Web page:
Purified and powdered iron is to be rubbed in the intense heat of the sun for one day with each of the following:—juice of kuranta leaves, (b) juice of trikantaka, (c) juice of bandhya, (d) juice of bhringaraja (e) juice of punarnava, and (f) cow’s urine. The iron is next to be subjected to bhavanas for twenty one days with the decoction prepared from triphala boiled with cow’s urine. The iron is then to be subjected to Gajaputa for twenty one times at night, after having been rubbed each time during the day with the same liquid (viz. decoction of triphala and cow’s urine). This is how iron is incinerated.

Twentieth process.

Makshika, manas-shila, haridra (turmeric), and maricha are to be rubbed with a sour vegetable juice. Into this solution are to be immersed hot iron leaves previously purified. They are next to be immersed, red hot, into the decoction of triphala for seven times. They are then to be washed off in water, and reduced to powder by being hammered by an iron rod. The powder, thus obtained, is to be rubbed with decoction of triphala and a sour non-metallic juice, and then heated by Gajaputa in a blind crucible. This will result in the reduction of the iron into ashes, incapable of being restored to their original state. The makshika and manas-shila used in this case should be one-sixteenth part of the iron.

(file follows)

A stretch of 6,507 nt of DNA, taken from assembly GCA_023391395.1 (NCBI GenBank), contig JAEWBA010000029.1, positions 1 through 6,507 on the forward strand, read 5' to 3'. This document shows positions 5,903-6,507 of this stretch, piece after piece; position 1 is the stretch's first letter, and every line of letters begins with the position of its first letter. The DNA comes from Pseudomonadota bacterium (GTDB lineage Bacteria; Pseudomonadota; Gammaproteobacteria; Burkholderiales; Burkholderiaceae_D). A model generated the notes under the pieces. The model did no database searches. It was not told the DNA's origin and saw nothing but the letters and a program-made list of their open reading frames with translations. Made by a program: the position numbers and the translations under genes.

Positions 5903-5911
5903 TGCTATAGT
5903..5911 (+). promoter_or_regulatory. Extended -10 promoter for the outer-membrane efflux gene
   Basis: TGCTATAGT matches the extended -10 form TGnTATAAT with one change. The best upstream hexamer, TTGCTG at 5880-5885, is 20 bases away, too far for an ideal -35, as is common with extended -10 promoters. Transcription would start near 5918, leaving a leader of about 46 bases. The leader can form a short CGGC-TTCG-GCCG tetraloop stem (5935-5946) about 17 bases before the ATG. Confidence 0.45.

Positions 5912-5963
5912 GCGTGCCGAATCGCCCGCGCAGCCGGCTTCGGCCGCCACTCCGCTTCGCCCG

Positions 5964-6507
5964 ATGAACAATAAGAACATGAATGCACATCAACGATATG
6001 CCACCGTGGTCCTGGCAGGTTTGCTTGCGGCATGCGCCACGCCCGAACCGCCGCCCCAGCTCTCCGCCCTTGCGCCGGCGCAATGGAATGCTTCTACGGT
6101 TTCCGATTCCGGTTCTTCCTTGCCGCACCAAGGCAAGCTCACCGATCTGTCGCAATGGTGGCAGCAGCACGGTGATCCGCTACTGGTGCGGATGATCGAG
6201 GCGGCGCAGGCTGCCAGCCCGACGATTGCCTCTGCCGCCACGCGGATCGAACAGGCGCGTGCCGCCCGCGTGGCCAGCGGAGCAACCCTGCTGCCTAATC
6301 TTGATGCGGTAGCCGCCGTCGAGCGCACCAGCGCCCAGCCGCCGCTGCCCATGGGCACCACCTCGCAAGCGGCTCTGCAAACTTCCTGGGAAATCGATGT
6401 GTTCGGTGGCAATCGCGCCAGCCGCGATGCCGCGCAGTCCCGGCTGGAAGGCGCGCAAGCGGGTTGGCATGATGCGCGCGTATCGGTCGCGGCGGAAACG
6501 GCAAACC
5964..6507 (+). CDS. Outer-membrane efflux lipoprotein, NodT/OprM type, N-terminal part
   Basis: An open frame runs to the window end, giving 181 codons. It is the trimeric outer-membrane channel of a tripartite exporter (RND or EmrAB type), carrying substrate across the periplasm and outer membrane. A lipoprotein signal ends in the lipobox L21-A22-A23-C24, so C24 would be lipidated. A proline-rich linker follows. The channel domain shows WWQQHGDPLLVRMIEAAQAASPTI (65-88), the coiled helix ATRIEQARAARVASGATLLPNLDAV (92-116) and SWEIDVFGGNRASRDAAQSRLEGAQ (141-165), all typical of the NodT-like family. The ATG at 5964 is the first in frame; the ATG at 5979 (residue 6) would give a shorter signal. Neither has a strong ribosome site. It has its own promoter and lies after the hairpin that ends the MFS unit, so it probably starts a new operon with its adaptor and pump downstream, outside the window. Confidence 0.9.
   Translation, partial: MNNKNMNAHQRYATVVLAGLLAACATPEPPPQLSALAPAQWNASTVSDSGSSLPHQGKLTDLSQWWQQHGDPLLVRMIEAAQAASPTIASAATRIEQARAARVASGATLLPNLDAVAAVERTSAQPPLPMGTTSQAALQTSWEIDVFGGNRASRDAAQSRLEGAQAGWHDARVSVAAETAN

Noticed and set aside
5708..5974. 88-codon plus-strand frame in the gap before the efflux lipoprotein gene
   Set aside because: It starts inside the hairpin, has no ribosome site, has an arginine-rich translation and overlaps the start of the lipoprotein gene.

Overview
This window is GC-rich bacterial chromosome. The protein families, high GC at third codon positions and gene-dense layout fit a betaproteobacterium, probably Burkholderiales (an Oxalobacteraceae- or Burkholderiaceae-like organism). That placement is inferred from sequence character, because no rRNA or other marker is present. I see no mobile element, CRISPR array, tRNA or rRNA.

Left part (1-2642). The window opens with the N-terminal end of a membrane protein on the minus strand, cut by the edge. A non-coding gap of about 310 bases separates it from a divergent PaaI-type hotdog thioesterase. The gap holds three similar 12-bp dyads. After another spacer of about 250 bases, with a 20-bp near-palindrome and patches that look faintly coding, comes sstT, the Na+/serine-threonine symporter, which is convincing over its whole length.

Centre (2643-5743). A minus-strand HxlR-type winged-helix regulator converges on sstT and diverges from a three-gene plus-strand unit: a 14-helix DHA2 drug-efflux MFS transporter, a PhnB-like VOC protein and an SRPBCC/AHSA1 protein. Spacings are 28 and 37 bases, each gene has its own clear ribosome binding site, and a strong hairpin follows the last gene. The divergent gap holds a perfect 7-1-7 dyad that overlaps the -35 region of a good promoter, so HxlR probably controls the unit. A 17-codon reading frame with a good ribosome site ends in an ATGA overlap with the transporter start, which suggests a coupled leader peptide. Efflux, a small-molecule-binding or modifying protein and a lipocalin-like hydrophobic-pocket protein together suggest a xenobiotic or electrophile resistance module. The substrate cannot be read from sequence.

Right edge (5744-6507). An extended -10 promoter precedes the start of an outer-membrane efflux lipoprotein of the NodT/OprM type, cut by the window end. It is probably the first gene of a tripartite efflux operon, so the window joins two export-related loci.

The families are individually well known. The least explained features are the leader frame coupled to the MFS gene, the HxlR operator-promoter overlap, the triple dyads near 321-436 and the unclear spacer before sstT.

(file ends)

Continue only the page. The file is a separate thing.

Twenty-first process.

Purified and powdered iron is to be smeared with the internal kernel of tindu fruits (previously rubbed with water and made into a paste), kept in a bell-metal pot, and subjected to the heat of the sun during the whole of the day time, and again subjected to heat by puta at night, having been previously rubbed with the decoction of triphala. This process of smearing and heating, as described above, is to be repeated over and over again, leading to the incineration of the iron.